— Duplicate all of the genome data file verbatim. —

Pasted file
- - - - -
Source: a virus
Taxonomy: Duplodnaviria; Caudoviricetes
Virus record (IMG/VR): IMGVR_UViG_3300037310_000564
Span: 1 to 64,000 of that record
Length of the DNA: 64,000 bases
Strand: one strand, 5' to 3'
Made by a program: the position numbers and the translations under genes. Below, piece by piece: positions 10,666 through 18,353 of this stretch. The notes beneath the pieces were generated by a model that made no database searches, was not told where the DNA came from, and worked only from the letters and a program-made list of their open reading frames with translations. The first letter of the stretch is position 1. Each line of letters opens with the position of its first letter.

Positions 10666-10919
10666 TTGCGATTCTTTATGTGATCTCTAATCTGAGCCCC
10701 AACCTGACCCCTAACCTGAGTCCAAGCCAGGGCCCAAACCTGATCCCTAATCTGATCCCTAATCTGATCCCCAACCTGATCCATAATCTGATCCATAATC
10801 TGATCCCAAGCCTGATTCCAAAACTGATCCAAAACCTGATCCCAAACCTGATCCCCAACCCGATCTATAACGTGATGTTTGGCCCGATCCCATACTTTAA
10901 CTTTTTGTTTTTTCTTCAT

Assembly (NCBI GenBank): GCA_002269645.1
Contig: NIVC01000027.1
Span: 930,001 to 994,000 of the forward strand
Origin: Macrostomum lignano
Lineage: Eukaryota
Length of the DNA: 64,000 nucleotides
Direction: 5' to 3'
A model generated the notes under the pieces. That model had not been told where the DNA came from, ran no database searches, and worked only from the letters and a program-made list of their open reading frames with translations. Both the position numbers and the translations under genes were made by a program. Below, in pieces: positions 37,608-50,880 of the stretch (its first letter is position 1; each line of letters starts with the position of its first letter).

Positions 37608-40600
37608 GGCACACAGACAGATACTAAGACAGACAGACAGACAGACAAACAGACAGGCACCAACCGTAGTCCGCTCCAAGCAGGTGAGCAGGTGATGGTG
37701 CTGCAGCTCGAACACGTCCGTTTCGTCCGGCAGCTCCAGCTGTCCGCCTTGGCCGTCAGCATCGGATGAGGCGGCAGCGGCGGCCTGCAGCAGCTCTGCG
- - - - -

Source: a virus
Taxonomy: Duplodnaviria; Caudoviricetes
Virus record (IMG/VR): IMGVR_UViG_3300037310_000564
Span: 1 to 64,000 of that record
Length of the DNA: 64,000 bases
Strand: one strand, 5' to 3'
Made by a program: the position numbers and the translations under genes. Below, piece by piece: positions 10,666 through 18,353 of this stretch. The notes beneath the pieces were generated by a model that made no database searches, was not told where the DNA came from, and worked only from the letters and a program-made list of their open reading frames with translations. The first letter of the stretch is position 1. Each line of letters opens with the position of its first letter.

Positions 10666-10919
10666 TTGCGATTCTTTATGTGATCTCTAATCTGAGCCCC
10701 AACCTGACCCCTAACCTGAGTCCAAGCCAGGGCCCAAACCTGATCCCTAATCTGATCCCTAATCTGATCCCCAACCTGATCCATAATCTGATCCATAATC
10801 TGATCCCAAGCCTGATTCCAAAACTGATCCAAAACCTGATCCCAAACCTGATCCCCAACCCGATCTATAACGTGATGTTTGGCCCGATCCCATACTTTAA
10901 CTTTTTGTTTTTTCTTCAT

Assembly (NCBI GenBank): GCA_002269645.1
Contig: NIVC01000027.1
Span: 930,001 to 994,000 of the forward strand
Origin: Macrostomum lignano
Lineage: Eukaryota
Length of the DNA: 64,000 nucleotides
Direction: 5' to 3'
A model generated the notes under the pieces. That model had not been told where the DNA came from, ran no database searches, and worked only from the letters and a program-made list of their open reading frames with translations. Both the position numbers and the translations under genes were made by a program. Below, in pieces: positions 37,608-50,880 of the stretch (its first letter is position 1; each line of letters starts with the position of its first letter).

Positions 37608-40600
37608 GGCACACAGACAGATACTAAGACAGACAGACAGACAGACAAACAGACAGGCACCAACCGTAGTCCGCTCCAAGCAGGTGAGCAGGTGATGGTG
37701 CTGCAGCTCGAACACGTCCGTTTCGTCCGGCAGCTCCAGCTGTCCGCCTTGGCCGTCAGCATCGGATGAGGCGGCAGCGGCGGCCTGCAGCAGCTCTGCG